Sam Altman hopes to take on Nvidia with new global network of AI chip factories

Sam Altman CEO of OpenAI
(Image credit: Getty Images)

OpenAI's CEO Sam Altman has embarked on a global campaign to create a network of artificial intelligence chip factories that can take on Nvidia's dominance of the technology.

Larger AI labs like OpenAI are spending billions on Nvidia GPUs to train the next generation of large language models. They are then spending more still to run those models for consumers.

To tackle this problem some of the bigger companies are looking at ways to bring down the size of the models, improve efficiency and even create new, custom and cheaper chips — but making advanced semiconductors is both expensive and complicated.

For his new chip project, Altman has spoken to several investors as the cost is likely to reach the billions. Potential backers include Abu Dhabi-based G42 and Japan's SoftBank Group, and he is said to be in talks with Taiwanese manufacturer TSMC to make the units.

Why does Sam Altman want to make AI chips?

Nvidia became a trillion-dollar company for the first time last year off the back of its near monopoly on high-end GPUs capable of training the most advanced AI models.

Earlier this month Meta announced it was buying 350,000 Nvidia H100 GPUs to train a future superintelligence and make it open source. Dubbed the first chip designed for generative AI, the H100 GPU comes in at about $30,000 per chip and is in very high demand.

Google trained its next-generation Gemini model on its chips known as Tensor Processing Units (TPUs) which it has been developing for more than a decade. 

This would have significantly reduced the overall cost of training such a large model and given Google’s developer greater control over how it was trained and optiimized.

What is involved in making chips?

ChatGPT logo on phone in front of robot thinking

(Image credit: Shutterstock)

Making semiconductors is expensive. It takes a lot of natural resources, funding and research to reach a point where any new chip can perform at the highest level.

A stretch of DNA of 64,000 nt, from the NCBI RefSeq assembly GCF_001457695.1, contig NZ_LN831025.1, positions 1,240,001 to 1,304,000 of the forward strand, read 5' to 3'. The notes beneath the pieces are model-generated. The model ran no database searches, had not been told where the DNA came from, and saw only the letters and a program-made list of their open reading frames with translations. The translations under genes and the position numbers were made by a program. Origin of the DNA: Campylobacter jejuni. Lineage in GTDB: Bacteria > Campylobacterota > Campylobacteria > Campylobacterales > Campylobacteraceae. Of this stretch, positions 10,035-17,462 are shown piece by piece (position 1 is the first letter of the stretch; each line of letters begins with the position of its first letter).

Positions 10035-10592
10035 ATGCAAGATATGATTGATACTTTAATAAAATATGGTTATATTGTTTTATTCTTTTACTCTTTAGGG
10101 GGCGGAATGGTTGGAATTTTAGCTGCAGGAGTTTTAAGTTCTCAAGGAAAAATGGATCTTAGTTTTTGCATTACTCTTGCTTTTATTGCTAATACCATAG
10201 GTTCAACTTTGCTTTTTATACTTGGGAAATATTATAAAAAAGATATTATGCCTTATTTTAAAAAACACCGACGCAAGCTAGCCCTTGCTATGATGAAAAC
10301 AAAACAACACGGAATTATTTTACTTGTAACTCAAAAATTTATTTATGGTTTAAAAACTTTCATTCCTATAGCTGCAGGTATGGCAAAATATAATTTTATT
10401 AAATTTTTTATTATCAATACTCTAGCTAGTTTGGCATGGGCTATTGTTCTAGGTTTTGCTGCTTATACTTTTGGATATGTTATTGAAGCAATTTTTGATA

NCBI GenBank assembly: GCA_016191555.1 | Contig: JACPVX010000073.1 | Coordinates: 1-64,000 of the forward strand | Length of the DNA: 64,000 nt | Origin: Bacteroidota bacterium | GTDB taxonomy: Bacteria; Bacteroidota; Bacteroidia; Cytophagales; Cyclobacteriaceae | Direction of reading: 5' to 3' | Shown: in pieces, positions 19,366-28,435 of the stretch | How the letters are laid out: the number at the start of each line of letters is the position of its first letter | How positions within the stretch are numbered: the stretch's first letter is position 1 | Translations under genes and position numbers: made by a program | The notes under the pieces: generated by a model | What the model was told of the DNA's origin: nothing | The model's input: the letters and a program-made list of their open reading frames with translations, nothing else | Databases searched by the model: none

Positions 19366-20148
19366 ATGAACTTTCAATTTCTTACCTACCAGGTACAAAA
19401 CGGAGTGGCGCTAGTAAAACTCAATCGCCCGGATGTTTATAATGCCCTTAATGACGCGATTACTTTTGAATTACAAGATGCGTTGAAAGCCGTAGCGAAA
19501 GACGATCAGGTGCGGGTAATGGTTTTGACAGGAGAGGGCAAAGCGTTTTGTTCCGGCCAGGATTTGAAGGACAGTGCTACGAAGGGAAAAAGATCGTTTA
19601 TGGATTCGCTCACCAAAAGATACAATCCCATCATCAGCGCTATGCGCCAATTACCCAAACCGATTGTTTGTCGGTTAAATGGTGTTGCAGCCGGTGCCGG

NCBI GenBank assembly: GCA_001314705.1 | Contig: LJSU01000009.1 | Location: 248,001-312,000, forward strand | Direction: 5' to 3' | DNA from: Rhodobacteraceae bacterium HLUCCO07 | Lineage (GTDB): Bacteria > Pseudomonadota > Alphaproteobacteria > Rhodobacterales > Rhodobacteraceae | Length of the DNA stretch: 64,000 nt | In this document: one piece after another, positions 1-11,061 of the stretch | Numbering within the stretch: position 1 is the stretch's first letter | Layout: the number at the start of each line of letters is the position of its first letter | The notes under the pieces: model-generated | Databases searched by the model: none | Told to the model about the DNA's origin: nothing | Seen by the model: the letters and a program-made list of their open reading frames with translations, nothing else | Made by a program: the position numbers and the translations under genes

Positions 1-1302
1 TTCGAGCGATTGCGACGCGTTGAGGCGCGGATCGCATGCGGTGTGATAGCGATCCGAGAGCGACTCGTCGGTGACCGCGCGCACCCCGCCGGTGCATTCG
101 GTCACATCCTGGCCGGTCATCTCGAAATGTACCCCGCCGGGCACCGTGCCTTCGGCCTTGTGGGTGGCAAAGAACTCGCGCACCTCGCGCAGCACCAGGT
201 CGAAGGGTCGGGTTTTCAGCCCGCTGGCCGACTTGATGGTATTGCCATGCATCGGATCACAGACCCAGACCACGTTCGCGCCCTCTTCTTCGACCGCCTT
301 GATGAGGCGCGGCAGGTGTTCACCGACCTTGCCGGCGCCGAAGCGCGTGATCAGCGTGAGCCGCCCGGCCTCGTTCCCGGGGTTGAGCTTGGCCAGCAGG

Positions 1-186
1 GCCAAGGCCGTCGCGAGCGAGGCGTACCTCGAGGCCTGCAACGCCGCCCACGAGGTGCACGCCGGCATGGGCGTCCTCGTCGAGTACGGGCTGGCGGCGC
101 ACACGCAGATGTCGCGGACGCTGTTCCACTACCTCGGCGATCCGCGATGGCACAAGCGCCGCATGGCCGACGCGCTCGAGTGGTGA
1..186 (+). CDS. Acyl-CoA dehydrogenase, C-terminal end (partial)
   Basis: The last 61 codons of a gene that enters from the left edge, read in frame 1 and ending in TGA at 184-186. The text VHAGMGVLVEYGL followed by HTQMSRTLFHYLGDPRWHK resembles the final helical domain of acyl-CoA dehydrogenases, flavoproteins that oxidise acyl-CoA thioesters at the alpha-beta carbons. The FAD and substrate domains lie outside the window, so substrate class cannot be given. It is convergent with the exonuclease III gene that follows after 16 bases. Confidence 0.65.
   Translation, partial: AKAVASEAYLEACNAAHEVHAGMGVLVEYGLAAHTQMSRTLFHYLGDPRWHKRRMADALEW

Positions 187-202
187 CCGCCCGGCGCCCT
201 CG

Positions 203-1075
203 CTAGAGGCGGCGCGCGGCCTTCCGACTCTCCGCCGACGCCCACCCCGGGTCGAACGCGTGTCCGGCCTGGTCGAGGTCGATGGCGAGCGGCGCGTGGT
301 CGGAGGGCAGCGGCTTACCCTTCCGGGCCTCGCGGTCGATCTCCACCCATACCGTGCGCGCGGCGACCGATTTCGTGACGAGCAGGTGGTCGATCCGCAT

There are a limited number of fabrication facilities around the world able to construct the type of high-end chip needed by OpenAI, leading to a potential bottleneck in training the next generation of models. 

Altman wants to boost this global capacity with a new network of fabrication facilities dedicated exclusively to AI chips. 

OpenAI is expected to partner with a company like Intel, TSMC or Samsung for its own AI chips, or it could partner with existing investor Microsoft. The company announced last year that it was making its own AI chips to operate within its Azure cloud platform for running AI services.

What is the bigger picture

Amazon has its own Trainium chip that runs inside its AWS cloud service for AI models and Google Cloud uses TPUs. However, despite having their own chips all of the major cloud companies make heavy use of Nvidia's H1000 processors.

Altman is also going to come up against continued improvements from Nvidia, which might draw investors away from OpenAI’s own chip projects.

The GH200 Grace Hopper chips were confirmed last year and Intel has new AI chips running in its Meteor Lake processors which could see more AI models run locally rather than at scale.

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Ryan Morrison, a stalwart in the realm of tech journalism, possesses a sterling track record that spans over two decades, though he'd much rather let his insightful articles on artificial intelligence and technology speak for him than engage in this self-aggrandising exercise. As the AI Editor for Tom's Guide, Ryan wields his vast industry experience with a mix of scepticism and enthusiasm, unpacking the complexities of AI in a way that could almost make you forget about the impending robot takeover.
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